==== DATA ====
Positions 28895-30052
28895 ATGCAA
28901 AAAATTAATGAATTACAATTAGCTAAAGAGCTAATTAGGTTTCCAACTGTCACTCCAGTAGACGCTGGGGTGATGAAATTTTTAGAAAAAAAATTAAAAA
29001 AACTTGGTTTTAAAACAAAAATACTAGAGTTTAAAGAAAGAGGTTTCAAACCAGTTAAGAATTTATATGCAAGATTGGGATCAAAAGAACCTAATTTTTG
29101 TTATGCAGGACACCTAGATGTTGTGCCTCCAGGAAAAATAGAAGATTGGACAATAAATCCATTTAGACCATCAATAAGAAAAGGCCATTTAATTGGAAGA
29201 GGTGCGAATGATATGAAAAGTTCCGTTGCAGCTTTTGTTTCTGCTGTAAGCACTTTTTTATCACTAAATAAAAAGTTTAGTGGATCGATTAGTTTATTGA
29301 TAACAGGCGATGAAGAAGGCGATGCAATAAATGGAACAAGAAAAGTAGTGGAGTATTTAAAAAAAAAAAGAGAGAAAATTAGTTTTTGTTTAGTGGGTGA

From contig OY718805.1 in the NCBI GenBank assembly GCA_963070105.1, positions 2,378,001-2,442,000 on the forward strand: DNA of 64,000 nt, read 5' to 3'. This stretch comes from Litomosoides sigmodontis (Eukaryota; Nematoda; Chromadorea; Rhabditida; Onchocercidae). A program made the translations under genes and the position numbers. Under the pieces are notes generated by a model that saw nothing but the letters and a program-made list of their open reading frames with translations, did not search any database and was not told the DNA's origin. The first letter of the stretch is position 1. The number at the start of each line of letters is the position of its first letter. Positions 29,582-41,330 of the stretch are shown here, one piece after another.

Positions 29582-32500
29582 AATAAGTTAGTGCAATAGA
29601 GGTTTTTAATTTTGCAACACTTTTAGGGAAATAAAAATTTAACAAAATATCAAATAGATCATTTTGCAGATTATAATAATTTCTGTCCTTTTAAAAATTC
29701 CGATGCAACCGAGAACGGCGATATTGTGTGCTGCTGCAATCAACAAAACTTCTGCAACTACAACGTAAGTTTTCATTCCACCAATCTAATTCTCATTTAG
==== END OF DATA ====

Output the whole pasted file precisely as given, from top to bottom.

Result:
Positions 28895-30052
28895 ATGCAA
28901 AAAATTAATGAATTACAATTAGCTAAAGAGCTAATTAGGTTTCCAACTGTCACTCCAGTAGACGCTGGGGTGATGAAATTTTTAGAAAAAAAATTAAAAA
29001 AACTTGGTTTTAAAACAAAAATACTAGAGTTTAAAGAAAGAGGTTTCAAACCAGTTAAGAATTTATATGCAAGATTGGGATCAAAAGAACCTAATTTTTG
29101 TTATGCAGGACACCTAGATGTTGTGCCTCCAGGAAAAATAGAAGATTGGACAATAAATCCATTTAGACCATCAATAAGAAAAGGCCATTTAATTGGAAGA
29201 GGTGCGAATGATATGAAAAGTTCCGTTGCAGCTTTTGTTTCTGCTGTAAGCACTTTTTTATCACTAAATAAAAAGTTTAGTGGATCGATTAGTTTATTGA
29301 TAACAGGCGATGAAGAAGGCGATGCAATAAATGGAACAAGAAAAGTAGTGGAGTATTTAAAAAAAAAAAGAGAGAAAATTAGTTTTTGTTTAGTGGGTGA

From contig OY718805.1 in the NCBI GenBank assembly GCA_963070105.1, positions 2,378,001-2,442,000 on the forward strand: DNA of 64,000 nt, read 5' to 3'. This stretch comes from Litomosoides sigmodontis (Eukaryota; Nematoda; Chromadorea; Rhabditida; Onchocercidae). A program made the translations under genes and the position numbers. Under the pieces are notes generated by a model that saw nothing but the letters and a program-made list of their open reading frames with translations, did not search any database and was not told the DNA's origin. The first letter of the stretch is position 1. The number at the start of each line of letters is the position of its first letter. Positions 29,582-41,330 of the stretch are shown here, one piece after another.

Positions 29582-32500
29582 AATAAGTTAGTGCAATAGA
29601 GGTTTTTAATTTTGCAACACTTTTAGGGAAATAAAAATTTAACAAAATATCAAATAGATCATTTTGCAGATTATAATAATTTCTGTCCTTTTAAAAATTC
29701 CGATGCAACCGAGAACGGCGATATTGTGTGCTGCTGCAATCAACAAAACTTCTGCAACTACAACGTAAGTTTTCATTCCACCAATCTAATTCTCATTTAG